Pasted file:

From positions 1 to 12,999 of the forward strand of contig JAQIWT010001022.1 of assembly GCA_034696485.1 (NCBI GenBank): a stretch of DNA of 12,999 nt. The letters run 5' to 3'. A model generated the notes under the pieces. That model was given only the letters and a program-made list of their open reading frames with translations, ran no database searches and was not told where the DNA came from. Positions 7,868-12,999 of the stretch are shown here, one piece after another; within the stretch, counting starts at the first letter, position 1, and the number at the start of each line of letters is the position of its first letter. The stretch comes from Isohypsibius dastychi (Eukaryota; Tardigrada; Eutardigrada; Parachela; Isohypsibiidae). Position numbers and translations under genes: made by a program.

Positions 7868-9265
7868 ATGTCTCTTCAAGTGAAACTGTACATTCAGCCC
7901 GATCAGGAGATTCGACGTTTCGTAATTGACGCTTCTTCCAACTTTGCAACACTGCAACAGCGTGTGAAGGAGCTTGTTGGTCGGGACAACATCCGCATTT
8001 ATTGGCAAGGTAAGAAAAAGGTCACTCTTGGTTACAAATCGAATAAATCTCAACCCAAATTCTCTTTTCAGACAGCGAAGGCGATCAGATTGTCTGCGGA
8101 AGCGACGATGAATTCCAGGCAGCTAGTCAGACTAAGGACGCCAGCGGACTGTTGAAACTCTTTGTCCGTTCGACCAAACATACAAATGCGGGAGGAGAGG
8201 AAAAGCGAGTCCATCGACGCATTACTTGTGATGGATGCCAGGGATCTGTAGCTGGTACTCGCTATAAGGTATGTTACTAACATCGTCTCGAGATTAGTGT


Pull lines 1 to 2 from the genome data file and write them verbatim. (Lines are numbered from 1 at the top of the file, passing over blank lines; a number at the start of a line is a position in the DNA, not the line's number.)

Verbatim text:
From positions 1 to 12,999 of the forward strand of contig JAQIWT010001022.1 of assembly GCA_034696485.1 (NCBI GenBank): a stretch of DNA of 12,999 nt. The letters run 5' to 3'. A model generated the notes under the pieces. That model was given only the letters and a program-made list of their open reading frames with translations, ran no database searches and was not told where the DNA came from. Positions 7,868-12,999 of the stretch are shown here, one piece after another; within the stretch, counting starts at the first letter, position 1, and the number at the start of each line of letters is the position of its first letter. The stretch comes from Isohypsibius dastychi (Eukaryota; Tardigrada; Eutardigrada; Parachela; Isohypsibiidae). Position numbers and translations under genes: made by a program.

Positions 7868-9265